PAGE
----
Alternatively, one could argue that self-deception is not comparable with deception because it lacks a behavioral output. For example, according to Levine’s (2014) Truth-Default Theory, deception may include self-deception so long as the message has a deceptive purpose, even if it is unconscious. In the present article, we do not discuss whether self-deception always ends up in interpersonal deception, although it is unquestionable that sometimes it is so. In any case, we believe that the three strategies described by von Hippel and Trivers (2011) suggest that such behavioral output (i.e., telling a lie) is not necessary for self-deception in some cases. Biased strategies may be understood as mental acts (Anscombe, 1957). For example, according to Mack et al. (2007), some parents of children with cancer are unable to assimilate specifically the relevant information about the fatal prognosis, a fact that may be related with volition and the unconscious mind. Although it may sound provocative, such psychological reactions could be labeled as non-conscious self-deceptions. Other authors have proposed that a behavioral output is not a must of self-deception. In a recent empirical study, Chance et al. (2015) state that self-deception can allow people to hold preferred beliefs, regardless of the truth. They exemplify self-deception citing Mele (2001): “stock examples of self-deception, both in popular thought and in the literature, feature people who falsely believe – in the face of strong evidence to the contrary – that their spouses are not having affairs (…) or that they themselves are not seriously ill”.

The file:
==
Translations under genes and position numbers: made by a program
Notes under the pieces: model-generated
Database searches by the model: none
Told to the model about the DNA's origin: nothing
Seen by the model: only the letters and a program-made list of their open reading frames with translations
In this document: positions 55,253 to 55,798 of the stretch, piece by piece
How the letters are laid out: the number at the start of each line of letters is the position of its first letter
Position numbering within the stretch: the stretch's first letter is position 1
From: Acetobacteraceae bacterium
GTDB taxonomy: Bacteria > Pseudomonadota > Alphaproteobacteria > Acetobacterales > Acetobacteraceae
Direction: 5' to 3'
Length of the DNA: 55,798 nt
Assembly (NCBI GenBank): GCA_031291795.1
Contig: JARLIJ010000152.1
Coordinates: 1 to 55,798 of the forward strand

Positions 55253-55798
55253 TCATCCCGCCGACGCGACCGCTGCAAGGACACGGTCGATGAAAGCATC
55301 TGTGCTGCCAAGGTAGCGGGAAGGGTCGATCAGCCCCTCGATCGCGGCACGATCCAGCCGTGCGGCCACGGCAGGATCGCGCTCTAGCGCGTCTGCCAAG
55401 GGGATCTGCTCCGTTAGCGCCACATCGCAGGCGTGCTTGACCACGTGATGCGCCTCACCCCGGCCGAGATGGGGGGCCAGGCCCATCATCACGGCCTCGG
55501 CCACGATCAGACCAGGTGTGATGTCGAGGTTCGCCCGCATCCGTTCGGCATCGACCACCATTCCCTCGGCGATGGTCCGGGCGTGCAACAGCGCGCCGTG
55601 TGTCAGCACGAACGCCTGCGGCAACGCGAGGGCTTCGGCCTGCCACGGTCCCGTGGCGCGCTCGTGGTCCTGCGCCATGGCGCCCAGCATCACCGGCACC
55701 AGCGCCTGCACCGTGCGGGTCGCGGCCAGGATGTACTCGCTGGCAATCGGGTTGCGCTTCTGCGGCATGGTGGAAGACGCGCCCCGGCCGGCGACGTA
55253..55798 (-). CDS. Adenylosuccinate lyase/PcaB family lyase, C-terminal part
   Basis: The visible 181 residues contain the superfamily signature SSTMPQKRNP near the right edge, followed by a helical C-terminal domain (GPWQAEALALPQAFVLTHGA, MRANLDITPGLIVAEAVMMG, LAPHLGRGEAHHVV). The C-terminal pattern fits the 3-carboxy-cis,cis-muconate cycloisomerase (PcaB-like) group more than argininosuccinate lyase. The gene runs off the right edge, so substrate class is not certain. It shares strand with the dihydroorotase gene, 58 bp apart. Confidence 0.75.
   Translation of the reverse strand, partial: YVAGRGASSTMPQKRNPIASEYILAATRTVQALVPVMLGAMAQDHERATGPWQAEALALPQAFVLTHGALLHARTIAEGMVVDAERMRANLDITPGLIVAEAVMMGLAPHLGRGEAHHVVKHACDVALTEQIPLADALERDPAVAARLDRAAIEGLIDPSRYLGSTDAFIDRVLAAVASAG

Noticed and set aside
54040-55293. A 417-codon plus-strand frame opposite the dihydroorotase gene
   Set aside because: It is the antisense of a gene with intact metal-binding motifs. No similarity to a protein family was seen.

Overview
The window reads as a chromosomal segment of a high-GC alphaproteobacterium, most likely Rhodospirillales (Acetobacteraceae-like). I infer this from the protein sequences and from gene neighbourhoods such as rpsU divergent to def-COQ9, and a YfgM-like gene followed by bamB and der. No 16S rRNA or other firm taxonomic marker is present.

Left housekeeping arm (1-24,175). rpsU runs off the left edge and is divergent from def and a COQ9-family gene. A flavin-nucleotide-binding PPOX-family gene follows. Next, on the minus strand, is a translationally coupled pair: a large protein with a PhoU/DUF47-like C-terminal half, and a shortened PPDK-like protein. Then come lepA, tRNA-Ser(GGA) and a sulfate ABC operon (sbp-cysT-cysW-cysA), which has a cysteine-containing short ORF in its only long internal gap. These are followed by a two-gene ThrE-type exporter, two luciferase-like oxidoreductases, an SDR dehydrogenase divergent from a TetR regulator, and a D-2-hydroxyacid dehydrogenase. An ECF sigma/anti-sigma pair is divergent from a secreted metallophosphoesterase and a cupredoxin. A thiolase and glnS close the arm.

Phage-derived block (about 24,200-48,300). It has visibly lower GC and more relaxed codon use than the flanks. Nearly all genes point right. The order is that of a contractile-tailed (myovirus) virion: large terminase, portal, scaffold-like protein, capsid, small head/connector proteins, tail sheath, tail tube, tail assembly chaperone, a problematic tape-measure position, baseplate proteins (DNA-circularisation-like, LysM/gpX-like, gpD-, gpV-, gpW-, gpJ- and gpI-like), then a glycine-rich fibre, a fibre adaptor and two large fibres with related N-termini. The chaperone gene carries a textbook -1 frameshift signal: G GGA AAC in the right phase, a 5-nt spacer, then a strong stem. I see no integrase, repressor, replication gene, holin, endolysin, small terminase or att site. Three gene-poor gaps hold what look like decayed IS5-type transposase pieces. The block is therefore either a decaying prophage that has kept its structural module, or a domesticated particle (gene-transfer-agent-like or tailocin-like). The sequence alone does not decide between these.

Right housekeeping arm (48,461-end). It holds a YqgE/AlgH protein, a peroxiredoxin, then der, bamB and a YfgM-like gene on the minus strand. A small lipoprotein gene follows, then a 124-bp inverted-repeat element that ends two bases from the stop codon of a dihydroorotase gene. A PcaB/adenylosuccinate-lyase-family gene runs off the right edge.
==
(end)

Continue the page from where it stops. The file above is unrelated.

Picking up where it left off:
The Role of the HBS in Human Identity